Not money, mind you. At this point Rocky is just a step above the tough, working class guy he was in the first movie. No, you have to take away everything that matters.
So, you kill his mentor and father figure, and take the one thing that he worked the hardest for, his title. But you don’t just do those two things, you do them in the same night, and you have him lose his title badly. You have him lose it so badly that it looks as if he never deserved it in the first place.
In short, you break him. It’s an extension of what happened in Rocky 2. People start disrespecting him and he almost loses Adrian, his heart.
Then, when he’s broken down and has nobody to really help pull him back up (yeah, Adrian keeps him afloat, but Mickey made him reach higher) you bring in a new mentor.
Well, if you’re lazy and unimaginative, you create another Mickey, some gruff old guy who kicks him in the ass and gets him moving.
Or, if you’re not a lazy hack you take his biggest rival and transform him into his mentor.
Why is Apollo Creed the only real choice here? Two reasons. First, he knows what Rocky is capable of. He has stood toe to toe with the man for 30 rounds of brutal combat, so he knows what is in Rock’s heart.
Second, he has been where Rocky is. He had the title and lost it because he underestimated his opponent and overestimated himself. He knows the sting of losing a fight because he lost focus. So he knows what needs to happen to get Rocky back where he needs to be.
When we get to the final fight, and Creed gives Rocky his red, white, and blue trunks… it means something. It’s not just a vote of confidence or a show of friendship; it’s a subtle reminder. Remember who you were that night, and go out and be that guy again.
It’s an amazing transformation for Creed. He goes from dismissive businessman to obsessed villain, to human.
The final fight is absolutely everything you want it to be. Rocky has become a better, faster boxer and comes at Lang with everything. Lang rages back, but Rocky won’t back down. Rocky has found what he lost and then some. He has grown and earned the right to win, which he does.
This movie follows classical narrative structure not only as a self-contained film, but also as a part of the larger world of the film series.
Now, let’s look at this from a nostalgic “how awesome is this” point of view.
What the hell is there not to love about this thing?
It has Hulk Hogan in one of the most incredible cameo appearances ever as Thunderlips. Hell, one of my earliest film memories is his fight with the wrestler.
Then you have Lawrence Trudeau absolutely killing it as the most detestable bad guy imaginable. He embarrasses Rocky in public, disrespects Adrian in a very lurid way (T’s mother slapped him at the premier stating, “I didn’t raise you to talk to a lady like that,” before storming out), almost fights the MEDIA in his locker room, he basically tells Apollo Creed to fuck off in the ring before the fight, and causes Mickey’s death by trying to fight Rocky BEFORE they get in the ring. He is a bad guy. But damn! You cannot take your eyes off him.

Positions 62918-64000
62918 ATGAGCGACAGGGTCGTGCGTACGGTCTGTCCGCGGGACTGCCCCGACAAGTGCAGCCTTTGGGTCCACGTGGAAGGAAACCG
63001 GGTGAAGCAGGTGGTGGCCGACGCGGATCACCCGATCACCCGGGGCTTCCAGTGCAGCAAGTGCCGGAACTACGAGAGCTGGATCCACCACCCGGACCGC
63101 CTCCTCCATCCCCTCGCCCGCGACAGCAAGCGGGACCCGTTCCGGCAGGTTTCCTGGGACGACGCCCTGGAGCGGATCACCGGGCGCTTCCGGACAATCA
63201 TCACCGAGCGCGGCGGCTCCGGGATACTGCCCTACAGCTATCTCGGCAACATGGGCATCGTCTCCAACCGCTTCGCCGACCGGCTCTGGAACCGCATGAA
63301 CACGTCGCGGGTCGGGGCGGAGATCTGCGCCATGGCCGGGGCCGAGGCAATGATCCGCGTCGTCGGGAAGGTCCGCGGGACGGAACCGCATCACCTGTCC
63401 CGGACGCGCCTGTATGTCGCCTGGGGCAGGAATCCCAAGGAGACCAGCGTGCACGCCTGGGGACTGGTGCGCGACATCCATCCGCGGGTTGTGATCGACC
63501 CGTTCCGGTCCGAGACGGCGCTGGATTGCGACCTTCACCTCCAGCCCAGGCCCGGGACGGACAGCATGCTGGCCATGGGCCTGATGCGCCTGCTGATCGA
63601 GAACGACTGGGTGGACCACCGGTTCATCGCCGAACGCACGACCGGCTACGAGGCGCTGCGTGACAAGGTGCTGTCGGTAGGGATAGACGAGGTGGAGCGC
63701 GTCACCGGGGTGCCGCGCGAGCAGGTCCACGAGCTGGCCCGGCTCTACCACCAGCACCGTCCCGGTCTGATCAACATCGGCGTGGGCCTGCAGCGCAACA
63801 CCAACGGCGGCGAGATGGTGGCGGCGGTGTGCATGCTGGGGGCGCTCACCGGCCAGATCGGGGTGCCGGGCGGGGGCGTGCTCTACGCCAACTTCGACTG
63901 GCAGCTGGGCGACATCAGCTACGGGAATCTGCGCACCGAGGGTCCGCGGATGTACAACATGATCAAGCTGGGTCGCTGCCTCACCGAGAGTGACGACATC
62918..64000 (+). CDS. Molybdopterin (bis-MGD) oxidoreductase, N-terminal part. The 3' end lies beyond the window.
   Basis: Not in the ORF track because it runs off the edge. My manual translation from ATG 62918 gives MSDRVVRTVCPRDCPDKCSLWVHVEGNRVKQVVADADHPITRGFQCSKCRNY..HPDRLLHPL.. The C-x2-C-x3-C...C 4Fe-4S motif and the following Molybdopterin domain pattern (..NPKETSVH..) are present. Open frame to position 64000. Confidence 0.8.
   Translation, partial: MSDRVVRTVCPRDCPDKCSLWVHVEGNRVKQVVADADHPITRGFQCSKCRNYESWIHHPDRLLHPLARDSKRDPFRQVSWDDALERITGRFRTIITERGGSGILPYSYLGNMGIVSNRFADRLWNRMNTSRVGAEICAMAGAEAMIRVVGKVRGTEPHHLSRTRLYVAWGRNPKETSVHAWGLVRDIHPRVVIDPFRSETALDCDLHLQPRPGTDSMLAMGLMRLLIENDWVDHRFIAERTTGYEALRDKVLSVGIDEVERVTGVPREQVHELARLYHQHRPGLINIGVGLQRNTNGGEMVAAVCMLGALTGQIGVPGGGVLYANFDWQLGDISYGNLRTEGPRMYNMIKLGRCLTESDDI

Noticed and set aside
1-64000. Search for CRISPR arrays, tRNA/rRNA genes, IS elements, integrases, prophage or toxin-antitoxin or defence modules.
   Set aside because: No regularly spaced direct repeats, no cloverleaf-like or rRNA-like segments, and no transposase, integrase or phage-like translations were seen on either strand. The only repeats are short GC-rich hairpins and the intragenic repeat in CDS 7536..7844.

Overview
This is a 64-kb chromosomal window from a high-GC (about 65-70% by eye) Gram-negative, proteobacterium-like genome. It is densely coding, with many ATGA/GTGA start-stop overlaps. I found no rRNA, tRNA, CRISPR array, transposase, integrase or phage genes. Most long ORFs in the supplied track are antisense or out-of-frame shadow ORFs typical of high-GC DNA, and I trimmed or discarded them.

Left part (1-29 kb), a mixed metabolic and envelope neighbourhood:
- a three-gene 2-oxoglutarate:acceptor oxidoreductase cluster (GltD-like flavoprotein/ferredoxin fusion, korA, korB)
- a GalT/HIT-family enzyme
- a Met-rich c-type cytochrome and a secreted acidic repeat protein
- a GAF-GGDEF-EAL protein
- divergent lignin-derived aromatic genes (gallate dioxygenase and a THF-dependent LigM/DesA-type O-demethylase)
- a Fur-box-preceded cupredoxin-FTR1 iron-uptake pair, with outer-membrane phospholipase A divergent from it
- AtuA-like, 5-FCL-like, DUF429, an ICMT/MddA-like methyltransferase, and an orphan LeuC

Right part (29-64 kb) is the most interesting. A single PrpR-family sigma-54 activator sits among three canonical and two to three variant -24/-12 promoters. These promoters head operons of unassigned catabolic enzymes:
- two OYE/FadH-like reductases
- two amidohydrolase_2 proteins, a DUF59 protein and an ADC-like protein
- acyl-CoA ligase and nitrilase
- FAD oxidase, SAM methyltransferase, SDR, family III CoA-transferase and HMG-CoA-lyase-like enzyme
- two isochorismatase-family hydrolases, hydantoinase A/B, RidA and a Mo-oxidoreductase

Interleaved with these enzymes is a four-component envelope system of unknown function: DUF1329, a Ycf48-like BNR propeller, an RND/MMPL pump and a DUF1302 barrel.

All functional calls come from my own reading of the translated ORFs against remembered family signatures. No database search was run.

I do not think there ever has been or ever will be a better trash talking baddie in film. Don’t believe me?
“No, I don't hate Balboa. I pity the fool, and I will destroy any man who tries to take what I got!”
“Interviewer: What's your prediction for the fight?
Clubber Lang: My prediction?
Interviewer: Yes, your prediction.
Clubber Lang: Pain!”
“Clubber Lang: I'm the baddest man in the world.
Rocky Balboa: You don't look so bad to me.
Clubber Lang: What did you say, Paper Champion? I'll beat you like a dog, a dog, you fool!”
“I'm gonna torture him. I'm gonna crucify him. Real bad.”
“I want Balboa! I want Balboa! You hear that, Old Man? You tell Balboa to come here! Nobody can beat me! You tell him what I said! And he's NEXT! I'm gonna kill him! Nobody can stop me! You tell Balboa that! I'M COMING AFTER HIM! YOU TELL HIM!”
And there is so much more.
He was such a dominant and amazing character.
Then you have the training montage. Yeah, all the Rocky movies had them up to this point, but this one was something more. He wasn’t training, he was rebuilding, relearning, becoming something better. Granted, this one got a bit… affectionate with it’s close up of Rocky and Creed’s thighs as they run and frolic in the surf, but it’s still amazing. But nowhere near as amazing as…
The song. Yeah, the music to Rocky is iconic from the very beginning, but this one had that song. Hell, is it possible to listen to any part of “Eye of the Tiger” and not want to go beat someone’s ass? I sure as hell can’t. The thing was epic and inescapable. The first cassette tape I ever owned was a “The Chipmunk’s Go Hollywood,” and even that had “Eye of the Tiger,” on it. Don’t judge me… I was 6 at the time so my tastes were not as refined… Actually, hold that. It’s awesome and I am pissed that I don’t have it any more.
The final fight is epic. Yeah, it’s not as long as the first two, but it’s exactly what it needs to be. Rocky dishing it, Rocky taking it, and Rocky winning.
Everything just came together in this movie. I honestly don’t think I am clouded in nostalgia. Anyone who enjoyed the first two films on any level can find something to love here. If you are one of those people who are “too cool” for Rocky, then please take a minute to learn how to enjoy life. There is no better representation of the 80’s film aesthetic than this.